The facts

Events prior to the present proceedings against the respondents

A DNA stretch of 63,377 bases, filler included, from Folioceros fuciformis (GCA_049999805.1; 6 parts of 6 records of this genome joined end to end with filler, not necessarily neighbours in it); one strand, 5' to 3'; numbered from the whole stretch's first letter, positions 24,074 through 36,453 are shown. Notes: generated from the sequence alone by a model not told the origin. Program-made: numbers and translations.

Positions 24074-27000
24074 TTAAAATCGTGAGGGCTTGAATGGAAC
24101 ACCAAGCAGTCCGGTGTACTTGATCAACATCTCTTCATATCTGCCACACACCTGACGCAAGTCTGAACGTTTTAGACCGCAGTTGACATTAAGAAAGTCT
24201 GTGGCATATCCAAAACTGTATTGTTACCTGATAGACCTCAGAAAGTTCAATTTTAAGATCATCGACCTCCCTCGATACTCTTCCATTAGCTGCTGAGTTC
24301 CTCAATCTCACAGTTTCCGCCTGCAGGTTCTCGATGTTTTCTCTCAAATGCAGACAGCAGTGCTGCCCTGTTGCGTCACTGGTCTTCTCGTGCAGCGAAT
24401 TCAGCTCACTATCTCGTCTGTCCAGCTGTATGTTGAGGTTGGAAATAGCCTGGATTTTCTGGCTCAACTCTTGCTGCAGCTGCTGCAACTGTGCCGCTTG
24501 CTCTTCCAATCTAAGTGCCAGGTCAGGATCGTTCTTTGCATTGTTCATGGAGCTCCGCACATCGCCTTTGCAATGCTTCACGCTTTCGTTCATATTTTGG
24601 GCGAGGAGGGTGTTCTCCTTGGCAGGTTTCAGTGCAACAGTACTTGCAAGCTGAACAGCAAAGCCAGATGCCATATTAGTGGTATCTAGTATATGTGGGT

5 The appellant had engaged Sin Kian Contractors (“the Contractor”) to build a house for him (“the Project”) on the terms of a contract dated 29 August 1997 (“the Contract”). On 3 March 1999, the appellant complained of various defects and asked the Contractor to rectify them. The Contractor refused to carry out the requisite rectification works, whereupon the appellant called for a meeting with his consultants, including the respondents, who were his architects for the Project. As a result of this meeting, the appellant indicated to the respondents that he had decided to terminate the Contractor as the main contractor for the building project. The respondents then issued a termination certificate dated 17 March 1999 (“the Termination Certificate”) to the Contractor, certifying that the appellant was entitled to terminate the Contractor’s employment on the grounds stated in paras (d), (e) and (h) of cl 32(3) of the Contract. Following this, the appellant terminated the Contractor’s employment by way of a letter dated 19 March 1999 (“the Notice of Termination”).